Based on my experience working with schoolteachers and IPTA students, my hunch is that university enrolments may have been too aggressively expanded without a commensurate focus on what’s going on in schools before pre-U, and at the detriment of the legitimate pursuit of non-university pathways to careers (e.g. TVET, Polytechnics).

Moreover, I suspect a serious mismatch between the skills assessed at SPM-level (favouring test-taking, memorisation, conformity etc.) versus the dispositions and higher-order skills which are the domain of universities (like independent thought, academic research, critical engagement in scholarly discourse, etc.). This may explain why many lecturers I meet feel they can’t treat their students ‘like adults’ and have to lead them in a watered-down curriculum. The unfortunate outcome is that ‘university education’ is less able to serve its social function.


Jadi, pendidikan pra-university: untuk apa dan untuk siapa? Kongsi pendapat anda di bawah (nama, e-mel, dan website tidak wajib), mengikut polisi komen kami.

Minggu depan, kami akan memetik beberapa komen yang menarik ke dalam post baru. Sementara itu, komen daripada pembaca lain juga terdapat di Facebook page kami. Terima kasih!

So, what (and whom) is pre-university education for? Share your thoughts below, and please remember to follow our comments policy. (It is not compulsory to include your name, email, and website in order to comment.)

Next week, we will feature some of the most interesting comments in a new post. You can also read more comments from other readers on our Facebook page. Thank you!

Comments

  1. I felt that A Levels didn’t prepare me well for university in the UK because it’s too exams-based.

  2. I felt the IB curriculum I did was more progressive than my current university – I had to do a thesis as part of the course.

  3. I felt stuff I did at Foundation was taken more seriously compared to university – I was at HELP for both. For example, plagiarism and submitting work on time was taken more seriously at foundation compared to uni.

  4. STPM prepared me for university really well. I felt my STPM teachers were more effective compared to my lecturers at university.

  5. My friends who went through matriculation struggled academically to adapt compared to myself and friends who went through STPM. My lecturers also prefer STPM students compared to matriculation students. However, matriculation students adapt better to university life in terms of being away from home.

  6. I did STPM in Science in English, and had no issues because I was at a very good school in KL. The teachers need further training to be better equipped – there doesn’t seem to be specialised training. The teachers I had at Form 6 were senior (5 years at least) and all had a Master degree, but that doesn’t mean you are necessarily good – I had to teach my teachers sometimes.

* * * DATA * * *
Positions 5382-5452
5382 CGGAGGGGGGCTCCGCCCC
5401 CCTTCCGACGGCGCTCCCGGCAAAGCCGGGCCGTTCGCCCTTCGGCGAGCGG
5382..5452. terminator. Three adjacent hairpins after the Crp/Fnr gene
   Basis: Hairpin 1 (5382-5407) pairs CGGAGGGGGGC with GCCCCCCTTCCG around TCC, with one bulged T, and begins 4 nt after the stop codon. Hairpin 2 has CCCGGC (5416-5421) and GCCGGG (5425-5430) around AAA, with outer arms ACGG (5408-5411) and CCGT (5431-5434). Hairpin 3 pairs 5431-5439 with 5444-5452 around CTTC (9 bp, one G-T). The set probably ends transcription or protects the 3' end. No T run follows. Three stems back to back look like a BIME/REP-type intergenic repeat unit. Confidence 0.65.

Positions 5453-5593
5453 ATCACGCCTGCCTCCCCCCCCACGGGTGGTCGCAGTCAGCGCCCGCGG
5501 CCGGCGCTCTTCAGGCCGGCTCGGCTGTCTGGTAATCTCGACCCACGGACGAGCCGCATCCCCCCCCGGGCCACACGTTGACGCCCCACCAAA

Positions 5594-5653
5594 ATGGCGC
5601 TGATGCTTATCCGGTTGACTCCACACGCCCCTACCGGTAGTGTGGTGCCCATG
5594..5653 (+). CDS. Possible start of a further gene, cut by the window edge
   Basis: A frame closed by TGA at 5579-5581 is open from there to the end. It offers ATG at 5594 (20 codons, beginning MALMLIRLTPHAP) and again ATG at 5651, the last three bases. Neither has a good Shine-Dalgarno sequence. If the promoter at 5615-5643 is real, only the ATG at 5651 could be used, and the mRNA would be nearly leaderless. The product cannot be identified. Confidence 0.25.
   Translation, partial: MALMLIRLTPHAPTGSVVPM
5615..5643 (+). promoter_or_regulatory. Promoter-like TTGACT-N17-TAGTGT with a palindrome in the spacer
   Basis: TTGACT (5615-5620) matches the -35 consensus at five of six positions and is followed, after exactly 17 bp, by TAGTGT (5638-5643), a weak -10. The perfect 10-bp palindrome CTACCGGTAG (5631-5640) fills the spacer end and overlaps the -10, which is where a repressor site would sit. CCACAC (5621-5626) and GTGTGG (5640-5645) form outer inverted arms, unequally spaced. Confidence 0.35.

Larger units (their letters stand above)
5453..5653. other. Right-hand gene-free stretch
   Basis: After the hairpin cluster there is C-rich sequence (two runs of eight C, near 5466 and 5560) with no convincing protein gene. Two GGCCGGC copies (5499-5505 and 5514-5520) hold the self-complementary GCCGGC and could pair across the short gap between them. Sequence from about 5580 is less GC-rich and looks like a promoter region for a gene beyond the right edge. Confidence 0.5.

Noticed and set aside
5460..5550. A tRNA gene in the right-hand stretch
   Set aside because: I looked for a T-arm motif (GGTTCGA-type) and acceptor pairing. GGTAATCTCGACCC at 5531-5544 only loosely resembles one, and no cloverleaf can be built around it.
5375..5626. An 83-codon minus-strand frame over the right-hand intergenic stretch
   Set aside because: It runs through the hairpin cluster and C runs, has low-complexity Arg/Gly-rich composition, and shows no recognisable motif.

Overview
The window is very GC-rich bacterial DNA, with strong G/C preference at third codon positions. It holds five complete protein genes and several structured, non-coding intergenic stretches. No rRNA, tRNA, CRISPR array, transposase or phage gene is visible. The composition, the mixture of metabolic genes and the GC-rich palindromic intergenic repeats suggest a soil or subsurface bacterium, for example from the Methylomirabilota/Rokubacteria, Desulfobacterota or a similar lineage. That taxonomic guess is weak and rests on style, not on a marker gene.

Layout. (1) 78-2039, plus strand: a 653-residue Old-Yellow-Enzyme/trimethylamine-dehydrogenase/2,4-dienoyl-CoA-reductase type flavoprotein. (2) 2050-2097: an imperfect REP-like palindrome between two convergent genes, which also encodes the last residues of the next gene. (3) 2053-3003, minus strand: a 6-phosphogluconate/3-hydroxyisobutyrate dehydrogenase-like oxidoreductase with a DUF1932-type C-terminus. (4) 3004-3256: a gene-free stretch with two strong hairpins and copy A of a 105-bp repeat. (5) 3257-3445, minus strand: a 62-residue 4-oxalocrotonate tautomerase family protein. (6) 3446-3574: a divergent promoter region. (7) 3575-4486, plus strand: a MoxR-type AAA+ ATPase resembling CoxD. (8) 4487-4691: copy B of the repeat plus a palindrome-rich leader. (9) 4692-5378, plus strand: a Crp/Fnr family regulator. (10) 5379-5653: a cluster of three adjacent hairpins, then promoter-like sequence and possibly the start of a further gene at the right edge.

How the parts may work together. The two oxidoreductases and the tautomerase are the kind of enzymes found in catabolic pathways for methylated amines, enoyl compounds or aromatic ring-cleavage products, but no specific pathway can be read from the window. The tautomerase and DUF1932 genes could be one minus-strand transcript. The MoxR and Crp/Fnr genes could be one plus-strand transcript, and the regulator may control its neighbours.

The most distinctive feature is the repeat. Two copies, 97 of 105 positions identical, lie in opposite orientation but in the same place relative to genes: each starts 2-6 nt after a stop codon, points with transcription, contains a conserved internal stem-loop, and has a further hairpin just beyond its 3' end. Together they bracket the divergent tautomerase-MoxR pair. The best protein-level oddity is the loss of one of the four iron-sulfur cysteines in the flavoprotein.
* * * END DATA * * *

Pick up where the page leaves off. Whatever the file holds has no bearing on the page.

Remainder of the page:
7. I practiced papers from A Levels, STPM and matriculation, and I found that A Levels was more open and pushed your critical thinking. STPM has rigour in terms of questions’ difficulty in terms of technicality, matriculation is sort of in between the two.

  8. I wonder what was the evolution of the history of Malaysian education and how did Higher School Certificate/STPM come about – definitely an information gap in order to better understand what is the relevance of pre-university.

  9. I’m curious about what narratives people carry with them when it comes to choosing pre-university options. In my context, STPM was considered the last choice because of the use of BM and how difficult it is to sit for.

  10. Taking a step back, I felt SPM better prepared me for pre-university compared to my peers who took O Levels before going into A Levels. For STPM, perhaps part of the deterrent is how long the course is in comparison to other options.

  11. To some extent, I agree with what Jun Wu said about his experience of practising the A-level paper and STPM (i.e. the A level was more open). However, after a few papers, the A-level papers (for the subjects that i was doing, maths, further math, chem and phys,) seem to repeat itself (or at least the questions’ styles are very similar)and did not really push towards critical thinking. However, in term of preparing for university, I think A level prepared me more on practical works, as there is a paper based on real lab work. I personally thinks that if one want to push the thinking in the subject, there is always an option of looking into the practice questions from the olympiad competition.